Back in the mists of time, a half-century ago, there was a majority Liberal government that went though the same sort of mid-term pain that Justin Trudeau’s government is experiencing today, as its poll numbers slide, ministers stumble, key policies unravel and the opposition, smelling blood, circles impatiently.
Justin Trudeau and his band of “sunny ways” Liberals have approached the political equivalent of the continental divide – two years in and two years to go before the next election on Oct. 21, 2019. They have had two years to enjoy the fruits of victory and to keep – or not – their campaign promises. Now they face two years of heavier slogging as they try to build momentum for re-election.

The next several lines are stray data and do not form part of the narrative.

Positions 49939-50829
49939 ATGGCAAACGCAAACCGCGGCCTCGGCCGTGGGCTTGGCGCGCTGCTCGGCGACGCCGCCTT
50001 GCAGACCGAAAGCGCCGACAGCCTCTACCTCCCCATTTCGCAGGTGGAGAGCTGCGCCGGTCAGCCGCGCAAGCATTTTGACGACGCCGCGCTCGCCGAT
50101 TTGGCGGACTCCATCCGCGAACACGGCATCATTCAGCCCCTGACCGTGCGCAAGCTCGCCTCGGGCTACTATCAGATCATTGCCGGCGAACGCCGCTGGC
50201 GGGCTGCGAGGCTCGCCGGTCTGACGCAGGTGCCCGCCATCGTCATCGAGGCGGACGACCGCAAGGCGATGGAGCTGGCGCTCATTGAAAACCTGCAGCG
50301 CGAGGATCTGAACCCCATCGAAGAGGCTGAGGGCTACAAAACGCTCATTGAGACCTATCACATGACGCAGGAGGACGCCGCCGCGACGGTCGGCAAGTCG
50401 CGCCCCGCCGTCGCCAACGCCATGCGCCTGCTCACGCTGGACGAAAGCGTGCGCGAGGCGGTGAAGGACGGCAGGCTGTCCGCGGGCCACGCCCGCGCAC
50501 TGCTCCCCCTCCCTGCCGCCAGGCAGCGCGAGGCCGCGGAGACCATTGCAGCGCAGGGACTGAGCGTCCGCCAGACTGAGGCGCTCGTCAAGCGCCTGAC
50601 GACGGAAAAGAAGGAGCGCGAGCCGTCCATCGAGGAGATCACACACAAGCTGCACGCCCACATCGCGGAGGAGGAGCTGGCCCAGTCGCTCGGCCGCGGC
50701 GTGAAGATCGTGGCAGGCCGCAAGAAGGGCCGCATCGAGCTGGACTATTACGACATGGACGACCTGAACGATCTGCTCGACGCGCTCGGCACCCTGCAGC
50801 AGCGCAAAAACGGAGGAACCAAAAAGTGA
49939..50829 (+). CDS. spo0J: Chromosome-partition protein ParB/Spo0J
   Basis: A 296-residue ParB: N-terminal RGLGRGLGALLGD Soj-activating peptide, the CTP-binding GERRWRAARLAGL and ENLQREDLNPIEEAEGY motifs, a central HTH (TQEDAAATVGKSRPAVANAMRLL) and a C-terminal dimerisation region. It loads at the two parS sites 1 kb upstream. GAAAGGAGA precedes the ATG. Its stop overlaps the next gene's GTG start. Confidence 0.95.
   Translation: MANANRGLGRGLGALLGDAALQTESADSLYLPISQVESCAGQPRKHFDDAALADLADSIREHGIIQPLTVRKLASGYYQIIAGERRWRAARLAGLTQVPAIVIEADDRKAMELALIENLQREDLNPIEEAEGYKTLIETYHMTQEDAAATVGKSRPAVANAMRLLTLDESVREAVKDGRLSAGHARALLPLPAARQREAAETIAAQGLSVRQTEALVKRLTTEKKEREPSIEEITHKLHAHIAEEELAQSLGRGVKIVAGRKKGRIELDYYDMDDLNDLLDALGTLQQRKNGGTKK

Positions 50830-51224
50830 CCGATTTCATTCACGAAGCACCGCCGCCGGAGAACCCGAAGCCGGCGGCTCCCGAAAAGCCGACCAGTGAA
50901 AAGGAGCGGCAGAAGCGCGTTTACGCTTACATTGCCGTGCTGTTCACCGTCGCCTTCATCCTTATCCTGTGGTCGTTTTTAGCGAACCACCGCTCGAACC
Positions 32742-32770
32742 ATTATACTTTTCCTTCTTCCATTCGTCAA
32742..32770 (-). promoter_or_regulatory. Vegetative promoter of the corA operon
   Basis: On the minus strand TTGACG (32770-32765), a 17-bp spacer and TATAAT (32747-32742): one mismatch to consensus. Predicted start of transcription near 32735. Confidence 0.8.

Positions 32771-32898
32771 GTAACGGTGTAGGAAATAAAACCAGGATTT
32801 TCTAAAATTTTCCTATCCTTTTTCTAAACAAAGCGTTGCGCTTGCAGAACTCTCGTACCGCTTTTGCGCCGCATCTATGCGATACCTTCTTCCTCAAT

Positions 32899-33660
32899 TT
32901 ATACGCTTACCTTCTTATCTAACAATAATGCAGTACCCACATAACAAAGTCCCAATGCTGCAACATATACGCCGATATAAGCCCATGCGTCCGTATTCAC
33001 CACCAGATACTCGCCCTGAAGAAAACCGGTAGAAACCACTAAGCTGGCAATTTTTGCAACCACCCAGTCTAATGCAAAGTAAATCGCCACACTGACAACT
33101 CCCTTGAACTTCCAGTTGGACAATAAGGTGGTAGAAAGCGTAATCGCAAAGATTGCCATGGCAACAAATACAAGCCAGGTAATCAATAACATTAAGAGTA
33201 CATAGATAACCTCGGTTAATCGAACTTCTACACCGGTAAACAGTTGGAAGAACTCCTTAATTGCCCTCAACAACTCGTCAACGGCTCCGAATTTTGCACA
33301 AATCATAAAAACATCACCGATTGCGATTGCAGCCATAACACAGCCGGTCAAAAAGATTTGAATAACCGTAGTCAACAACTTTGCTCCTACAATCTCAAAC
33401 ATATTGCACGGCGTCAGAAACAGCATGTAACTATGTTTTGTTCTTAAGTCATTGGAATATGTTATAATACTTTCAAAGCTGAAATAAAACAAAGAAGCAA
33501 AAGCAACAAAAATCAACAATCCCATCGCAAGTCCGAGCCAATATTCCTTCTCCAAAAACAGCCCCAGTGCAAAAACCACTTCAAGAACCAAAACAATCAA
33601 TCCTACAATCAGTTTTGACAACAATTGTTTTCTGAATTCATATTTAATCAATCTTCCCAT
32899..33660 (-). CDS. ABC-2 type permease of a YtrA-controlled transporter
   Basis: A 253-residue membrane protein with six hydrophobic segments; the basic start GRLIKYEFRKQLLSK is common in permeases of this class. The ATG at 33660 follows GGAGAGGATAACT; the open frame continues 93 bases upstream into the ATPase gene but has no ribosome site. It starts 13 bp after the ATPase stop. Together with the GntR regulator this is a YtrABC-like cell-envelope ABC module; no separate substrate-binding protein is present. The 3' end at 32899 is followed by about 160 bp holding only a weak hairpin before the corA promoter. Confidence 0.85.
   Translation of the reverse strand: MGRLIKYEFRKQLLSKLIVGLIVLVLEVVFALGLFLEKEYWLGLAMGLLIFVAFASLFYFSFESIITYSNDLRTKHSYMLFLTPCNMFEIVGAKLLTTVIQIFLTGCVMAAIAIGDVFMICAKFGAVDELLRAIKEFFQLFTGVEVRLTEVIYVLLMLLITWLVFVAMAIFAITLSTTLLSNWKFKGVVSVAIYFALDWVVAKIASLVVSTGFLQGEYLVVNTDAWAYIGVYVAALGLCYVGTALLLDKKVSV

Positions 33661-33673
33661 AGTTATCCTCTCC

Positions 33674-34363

There was a time, less than a million years ago, when the federal Liberals prided themselves on their ability to get things done.
They might not have been lovable or even very likeable, and most of the time they weren’t. They were not a warm and cuddly outfit. They didn’t take selfies, hug voters, or remove their shirts in public. (Can anyone imagine “Uncle Louis” St. Laurent – his most famous quote: “If we are to preserve civilization, we must first remain civilized” – on a beach showing off his tattoos?)
This is the topic of a new paper of mine avaiable for early view and scheduled for publication in the September 2017 issue of the academic journal, Canadian Public Administration.
Here's the abstract: